Open Access. Powered by Scholars. Published by Universities.®

Articles 1 - 20 of 20

Full-Text Articles in Ancient, Medieval, Renaissance and Baroque Art and Architecture

Tilting Toward The Light: Translating The Medieval World On The Ming-Mongolian Frontier, Carla Nappi Dec 2015

Tilting Toward The Light: Translating The Medieval World On The Ming-Mongolian Frontier, Carla Nappi

The Medieval Globe

Ming China maintained relationships with neighboring peoples such as the Mongols by educating bureaucrats trained to translate many different foreign languages. While the reference works these men used were designed to facilitate their work, they also conveyed a specific vision of the past and a taxonomy of cultural differences that constitute valuable historical sources in their own right, illuminating the worldview of the Chinese-Mongolian frontier.


Japan On The Medieval Globe: The Wakan Rōeishū And Imagined Landscapes In Early Medieval Texts, Elizabeth Oyler Dec 2015

Japan On The Medieval Globe: The Wakan Rōeishū And Imagined Landscapes In Early Medieval Texts, Elizabeth Oyler

The Medieval Globe

This essay explores how the poetry collection Wakan rōeishū becomes an important allusive referent for two medieval Japanese works, the travelogue Kaidōki and the nō play Tsunemasa. In particular, it focuses on how Chinese poems from the collection become the means for describing Japanese spaces and their links to power, in the context of a changing political landscape.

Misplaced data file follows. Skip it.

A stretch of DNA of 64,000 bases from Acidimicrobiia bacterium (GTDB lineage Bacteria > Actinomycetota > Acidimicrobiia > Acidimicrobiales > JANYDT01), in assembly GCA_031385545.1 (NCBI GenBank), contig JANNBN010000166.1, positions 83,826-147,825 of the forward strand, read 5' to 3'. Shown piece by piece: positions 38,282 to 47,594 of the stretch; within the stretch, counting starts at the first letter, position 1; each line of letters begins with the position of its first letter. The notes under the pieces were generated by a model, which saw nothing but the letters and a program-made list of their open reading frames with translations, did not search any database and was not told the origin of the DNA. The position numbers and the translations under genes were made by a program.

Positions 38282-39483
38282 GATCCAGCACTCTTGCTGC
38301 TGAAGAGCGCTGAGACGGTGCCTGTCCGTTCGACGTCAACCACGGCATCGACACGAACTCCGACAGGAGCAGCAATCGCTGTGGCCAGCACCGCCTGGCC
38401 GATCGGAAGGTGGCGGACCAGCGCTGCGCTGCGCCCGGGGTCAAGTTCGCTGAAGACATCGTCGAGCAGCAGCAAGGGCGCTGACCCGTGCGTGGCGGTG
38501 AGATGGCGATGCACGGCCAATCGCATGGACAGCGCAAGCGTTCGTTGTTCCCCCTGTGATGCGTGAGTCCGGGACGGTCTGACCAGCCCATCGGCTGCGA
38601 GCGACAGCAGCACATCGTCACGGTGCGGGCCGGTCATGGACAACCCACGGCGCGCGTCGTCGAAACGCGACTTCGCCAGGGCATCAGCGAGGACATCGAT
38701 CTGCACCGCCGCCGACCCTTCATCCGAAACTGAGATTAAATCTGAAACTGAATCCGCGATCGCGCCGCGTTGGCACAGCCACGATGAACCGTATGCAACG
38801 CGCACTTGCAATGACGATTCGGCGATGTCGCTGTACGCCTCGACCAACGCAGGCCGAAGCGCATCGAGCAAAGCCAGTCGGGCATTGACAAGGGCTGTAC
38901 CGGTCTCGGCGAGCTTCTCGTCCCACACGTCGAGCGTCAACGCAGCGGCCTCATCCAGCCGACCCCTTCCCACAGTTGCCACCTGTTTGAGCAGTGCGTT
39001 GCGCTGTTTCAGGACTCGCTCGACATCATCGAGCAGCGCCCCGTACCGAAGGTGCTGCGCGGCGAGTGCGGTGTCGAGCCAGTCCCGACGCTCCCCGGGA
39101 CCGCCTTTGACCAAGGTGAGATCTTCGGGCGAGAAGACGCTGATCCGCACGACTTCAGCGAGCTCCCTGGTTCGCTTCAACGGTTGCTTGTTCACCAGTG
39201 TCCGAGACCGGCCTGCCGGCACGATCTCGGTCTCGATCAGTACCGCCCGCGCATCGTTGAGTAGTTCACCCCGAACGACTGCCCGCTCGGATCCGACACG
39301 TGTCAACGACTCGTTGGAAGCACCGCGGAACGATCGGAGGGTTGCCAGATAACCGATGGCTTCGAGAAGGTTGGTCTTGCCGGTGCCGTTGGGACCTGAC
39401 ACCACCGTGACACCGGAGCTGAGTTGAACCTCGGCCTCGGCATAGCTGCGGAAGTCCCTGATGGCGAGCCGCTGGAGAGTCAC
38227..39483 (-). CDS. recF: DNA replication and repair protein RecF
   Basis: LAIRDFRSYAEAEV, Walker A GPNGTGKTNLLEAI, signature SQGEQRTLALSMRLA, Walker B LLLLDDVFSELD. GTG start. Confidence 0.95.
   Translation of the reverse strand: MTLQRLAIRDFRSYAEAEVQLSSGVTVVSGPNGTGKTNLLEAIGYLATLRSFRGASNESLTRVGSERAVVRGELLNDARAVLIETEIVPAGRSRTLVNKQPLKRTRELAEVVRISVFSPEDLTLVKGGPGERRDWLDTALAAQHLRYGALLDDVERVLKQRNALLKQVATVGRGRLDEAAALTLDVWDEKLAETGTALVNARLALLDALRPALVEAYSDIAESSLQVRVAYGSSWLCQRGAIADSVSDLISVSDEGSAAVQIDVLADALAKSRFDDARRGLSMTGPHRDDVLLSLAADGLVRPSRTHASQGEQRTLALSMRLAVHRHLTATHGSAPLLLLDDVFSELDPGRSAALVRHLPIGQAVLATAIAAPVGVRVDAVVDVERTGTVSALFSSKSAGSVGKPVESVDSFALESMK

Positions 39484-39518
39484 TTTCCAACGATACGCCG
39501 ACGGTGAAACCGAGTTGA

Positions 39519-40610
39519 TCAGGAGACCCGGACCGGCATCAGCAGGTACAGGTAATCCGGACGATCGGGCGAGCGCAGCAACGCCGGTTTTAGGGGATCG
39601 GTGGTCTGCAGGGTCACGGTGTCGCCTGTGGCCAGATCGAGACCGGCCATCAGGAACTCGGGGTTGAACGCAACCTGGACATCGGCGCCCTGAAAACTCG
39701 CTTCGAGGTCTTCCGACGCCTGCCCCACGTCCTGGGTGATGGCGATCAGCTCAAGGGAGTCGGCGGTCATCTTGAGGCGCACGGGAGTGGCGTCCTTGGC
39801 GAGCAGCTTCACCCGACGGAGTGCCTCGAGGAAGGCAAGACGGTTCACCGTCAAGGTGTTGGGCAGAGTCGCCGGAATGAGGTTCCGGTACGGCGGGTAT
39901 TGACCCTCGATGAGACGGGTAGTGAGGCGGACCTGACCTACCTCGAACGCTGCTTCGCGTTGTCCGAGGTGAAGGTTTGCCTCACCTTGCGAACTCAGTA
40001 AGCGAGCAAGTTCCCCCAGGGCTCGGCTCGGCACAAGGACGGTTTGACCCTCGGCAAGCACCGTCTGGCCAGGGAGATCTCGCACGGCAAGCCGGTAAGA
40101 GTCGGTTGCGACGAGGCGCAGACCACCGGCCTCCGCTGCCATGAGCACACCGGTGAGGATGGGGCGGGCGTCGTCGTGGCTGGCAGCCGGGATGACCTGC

The Painter, The Warrior, And The Sultan: The World Of Marco Polo In Three Portraits, Sharon Kinoshita Dec 2015

The Painter, The Warrior, And The Sultan: The World Of Marco Polo In Three Portraits, Sharon Kinoshita

The Medieval Globe

In the wake of Edward Said’s Orientalism and postcolonial theory, Marco Polo is often cast as a quintessentially Western observer of Asian cultures. This essay seeks to break his text out of the binaries in which it is frequently understood. Returning the text to its original title, “The Description of the World,” it reconstructs the diversity of late thirteenth-century Asia through the portraits of three figures who were Marco’s contemporaries.


Towards A Connected History Of Equine Cultures In South Asia: Bahrī (Sea) Horses And “Horsemania” In Thirteenth-Century South India, Elizabeth Lambourn Dec 2015